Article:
The Non-Casual Observer

Now we're going to take the same material but this time we're going to engage our mind. Keep in mind that this isn't something that we usually do automatically so we're going to have to make a conscious effort. There are a number of ways to retain information, to learn and to be able to recall it at will. Numerous books have been written on the many ways of doing this. There are ways to retain lists, physical surroundings, technical information, graphical information etc. Most involve using all of your senses in one way or another. Others try and figure out how you process information and use that to your advantage. Do some research on these and try them out. You may find one works better for you than others. The way you learn is usually a personal thing and one method doesn't apply to everyone. We'll look at just one way to help us retain all that we read.


When you first get the material, give it a quick once over. That means if you have a book or even a chapter of a book, go over the entire thing at once. Go to the end and see what you're supposed to learn. If it's a scale or theory, look at the final examples to see what the point is. By doing this, you're getting an idea of the overall thought process right from the beginning. You'll notice that in some books, there is a summary at the beginning of each chapter as well as one at the end detailing all that was covered in a couple of sentences. You should be doing the same thing when you start with any new material. Second, get rid of any other things that may be on your mind. It's a standard thing to close your door and turn off any distractions when really getting down to work. There's a good reason for this. You want to do this every time you sit down to learn. Except don't stop at just that. Try and shut off your mind too. Empty your mind of any other thoughts if possible. That's why it's good to get an overall view of all of the material when you start, it gets your mind into the task at hand. Try and keep this focus. We lose concentration easily and quite consistently. Keeping focus is a skill that must be learned and worked on. Third, keep an internal dialogue about the material at hand going on. Why is don't like this and not that? Why do this at all? Is there another way? How do I do these things? By keeping your mind engaged with this dialogue, it'll be easier to keep focused.

Step 2 - Organization

We've talked about having a separate method of collecting ideas and putting things together for your practice sessions. I use a binder that I put all of my notes in, reference material and practice schedules. When learning new material, it's important to have a place where you can make notes but also be able to come back to. Remember the review is going to be really important. Get together a notebook or use your favorite method be it a laptop or anything else you use. It's important that you have some organization to your notes. That way, when you come back to them, it's simply a matter of going through a quick review. Looking for notes, forgetting where you put something, or not understanding what you've written will just get in the way. You can make notes any way you like, just make sure you do them. This is something that we lose after we leave school. Notes are great for organizing things in our mind and reviewing what we've learned. Retention is difficult without these. Also, try and make time for a review everyday. After a while the reviews will be less often but it's important that you're consistent with this. We know that the best way to learn is by repetition. Make it so the repetition is effortless. You simply go to the material everyday, and review. I'm not just talking about organizing the written material but organizing your time.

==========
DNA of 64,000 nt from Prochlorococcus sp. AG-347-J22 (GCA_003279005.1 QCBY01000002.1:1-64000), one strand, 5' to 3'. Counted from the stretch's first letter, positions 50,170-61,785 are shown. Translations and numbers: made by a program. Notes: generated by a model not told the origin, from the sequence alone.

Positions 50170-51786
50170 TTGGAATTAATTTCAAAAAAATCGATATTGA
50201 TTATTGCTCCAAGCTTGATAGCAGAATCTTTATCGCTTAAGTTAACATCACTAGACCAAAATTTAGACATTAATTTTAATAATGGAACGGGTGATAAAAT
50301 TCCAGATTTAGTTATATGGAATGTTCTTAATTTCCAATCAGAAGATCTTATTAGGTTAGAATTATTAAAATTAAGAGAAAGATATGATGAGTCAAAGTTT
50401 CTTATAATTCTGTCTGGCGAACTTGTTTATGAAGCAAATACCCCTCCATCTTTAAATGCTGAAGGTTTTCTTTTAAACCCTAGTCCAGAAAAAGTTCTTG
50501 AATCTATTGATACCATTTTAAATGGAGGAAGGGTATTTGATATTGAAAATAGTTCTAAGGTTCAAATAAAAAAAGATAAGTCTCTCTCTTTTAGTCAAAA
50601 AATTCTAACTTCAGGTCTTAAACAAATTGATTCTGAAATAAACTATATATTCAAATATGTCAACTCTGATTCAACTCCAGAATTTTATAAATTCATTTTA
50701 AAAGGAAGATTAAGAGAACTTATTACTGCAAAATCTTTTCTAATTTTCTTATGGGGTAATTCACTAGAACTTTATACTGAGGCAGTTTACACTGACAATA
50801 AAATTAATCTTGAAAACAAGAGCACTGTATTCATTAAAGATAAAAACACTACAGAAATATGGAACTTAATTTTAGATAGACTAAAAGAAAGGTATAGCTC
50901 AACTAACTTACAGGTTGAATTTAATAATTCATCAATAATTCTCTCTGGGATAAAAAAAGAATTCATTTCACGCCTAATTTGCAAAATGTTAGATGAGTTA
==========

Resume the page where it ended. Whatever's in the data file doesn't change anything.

Notes and Mind Maps

One great way to engage the mind and try organizing things in your head is to create notes and mind maps. Mind maps can be used for anything...even music. It's about how you put it together. Once you learn some new facts, put them together in a mind map and see how they all connect and make sense. Mind maps are really just another way to make notes. Instead of having lists though, we have a graphical representation. This is more like our brain functions so it's more effective than long lists and straight text. Mind maps also use keywords which are another great learning tool. I find that any type of graphical reference always helps. Mind maps have a standard way they are put together. I follow this but also have tons of other notes and diagrams I make to understand. Tests have shown that material is retained much better when it is written by hand as opposed to typing or other input.